(Reuters) - The Delaware Department of Justice criticized the conduct of Wilmington police who shot dead a wheelchair-bound black man last year, but decided against filing criminal charges against any officers in the death of 28-year-old Jeremy McDole.
The report singled out one officer for “extraordinarily poor police work” and said he should be removed from any job requiring him to carry a gun in public.
Felony charges against that officer were warranted but the state opted against prosecution upon determining it was unlikely to convict him at trial, according to the report.
Three other Wilmington officers were justified in firing their weapons, the report said, in part because of uncertainty over who fired the first shot.
Police killed McDole last September after responding to a call about a man in a wheelchair who had shot himself.
The shooting happened at a time of increased scrutiny over police violence in the United States following several high-profile police killings of unarmed black men.
McDole did have a gun, although it was apparently in his pants and not visible in a poor-quality cellphone video of the shooting.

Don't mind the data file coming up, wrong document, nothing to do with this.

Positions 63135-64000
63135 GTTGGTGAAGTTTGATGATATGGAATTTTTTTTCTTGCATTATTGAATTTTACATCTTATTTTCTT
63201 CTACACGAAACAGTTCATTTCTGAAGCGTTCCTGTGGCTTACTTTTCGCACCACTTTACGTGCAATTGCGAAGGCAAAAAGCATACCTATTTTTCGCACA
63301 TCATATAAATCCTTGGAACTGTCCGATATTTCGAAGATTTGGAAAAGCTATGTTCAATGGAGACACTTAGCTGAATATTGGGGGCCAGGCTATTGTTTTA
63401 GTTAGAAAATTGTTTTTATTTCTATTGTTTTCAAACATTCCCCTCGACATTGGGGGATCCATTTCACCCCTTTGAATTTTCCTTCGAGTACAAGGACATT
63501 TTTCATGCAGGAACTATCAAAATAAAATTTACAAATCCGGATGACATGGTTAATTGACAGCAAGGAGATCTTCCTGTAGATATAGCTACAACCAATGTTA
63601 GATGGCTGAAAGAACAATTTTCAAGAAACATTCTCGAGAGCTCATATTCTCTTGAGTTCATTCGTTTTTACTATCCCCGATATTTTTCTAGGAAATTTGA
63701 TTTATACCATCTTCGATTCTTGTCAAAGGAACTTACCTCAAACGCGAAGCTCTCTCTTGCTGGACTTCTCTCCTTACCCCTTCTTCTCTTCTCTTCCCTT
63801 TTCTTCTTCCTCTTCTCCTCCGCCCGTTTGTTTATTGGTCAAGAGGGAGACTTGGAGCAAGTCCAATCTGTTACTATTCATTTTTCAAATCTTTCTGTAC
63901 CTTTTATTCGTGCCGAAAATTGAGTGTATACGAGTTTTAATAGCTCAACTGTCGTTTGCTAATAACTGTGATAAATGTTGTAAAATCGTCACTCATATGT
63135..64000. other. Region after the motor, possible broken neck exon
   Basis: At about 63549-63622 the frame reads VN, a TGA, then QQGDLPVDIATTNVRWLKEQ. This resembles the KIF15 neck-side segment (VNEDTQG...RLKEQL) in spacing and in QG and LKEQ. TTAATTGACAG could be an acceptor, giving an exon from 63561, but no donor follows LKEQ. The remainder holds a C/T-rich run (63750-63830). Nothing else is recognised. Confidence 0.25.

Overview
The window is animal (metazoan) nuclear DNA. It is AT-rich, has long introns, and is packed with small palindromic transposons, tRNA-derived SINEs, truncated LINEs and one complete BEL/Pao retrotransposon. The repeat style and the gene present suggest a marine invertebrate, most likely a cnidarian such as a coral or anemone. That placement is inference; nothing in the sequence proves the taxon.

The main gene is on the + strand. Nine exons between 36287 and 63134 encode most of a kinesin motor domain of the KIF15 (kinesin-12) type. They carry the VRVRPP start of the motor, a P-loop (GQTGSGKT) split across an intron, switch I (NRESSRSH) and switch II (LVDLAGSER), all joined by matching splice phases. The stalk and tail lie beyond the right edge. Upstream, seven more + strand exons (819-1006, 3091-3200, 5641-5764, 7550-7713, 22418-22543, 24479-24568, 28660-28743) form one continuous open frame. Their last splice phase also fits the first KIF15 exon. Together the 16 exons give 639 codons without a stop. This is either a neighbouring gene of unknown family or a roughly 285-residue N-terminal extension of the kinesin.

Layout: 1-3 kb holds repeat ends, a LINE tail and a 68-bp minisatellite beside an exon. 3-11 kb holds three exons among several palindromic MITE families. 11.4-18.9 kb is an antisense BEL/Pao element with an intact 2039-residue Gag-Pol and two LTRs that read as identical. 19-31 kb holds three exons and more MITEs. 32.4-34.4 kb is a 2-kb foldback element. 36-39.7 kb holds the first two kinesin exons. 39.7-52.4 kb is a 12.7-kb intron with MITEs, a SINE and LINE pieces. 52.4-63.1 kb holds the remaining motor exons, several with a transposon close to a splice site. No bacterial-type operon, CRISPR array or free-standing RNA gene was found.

That video shows Senior Corporal Joseph Dellose pointing a shotgun at the man and shouting, “show me your hands.” Almost immediately, Dellose fires a round that wounded McDole.
The officer continues to yell “show me your hands, drop the gun,” as do other officers on the scene.
About a minute after the first shot, as McDole reaches into his pants, police unload a volley of gunfire that kills him. McDole falls out of his wheelchair and into the street, where the report says police recovered a .38 that McDole had in his pants.
The report found “serious deficiencies” in how police were trained to deal with people with mental illness, disabilities, or cognitive impairments.
The report also faulted Dellose for immediately confronting McDole rather than communicating with other officers already on the scene and for firing his shotgun so soon after ordering McDole to “show me your hands.”
“Although DOJ is not able to pursue criminal charges against Senior Corporal Dellose, it is DOJ’s position that Senior Corporal Dellose’s conduct in this case was extraordinarily poor police work that endangered both the public and his fellow officers,” the report said.
“DOJ does not believe that Senior Corporal Dellose should be employed by the Wilmington Police Department in any role where he would be carrying a firearm in public.”
Reporting by Daniel Trotta; Editing by Alan Crosby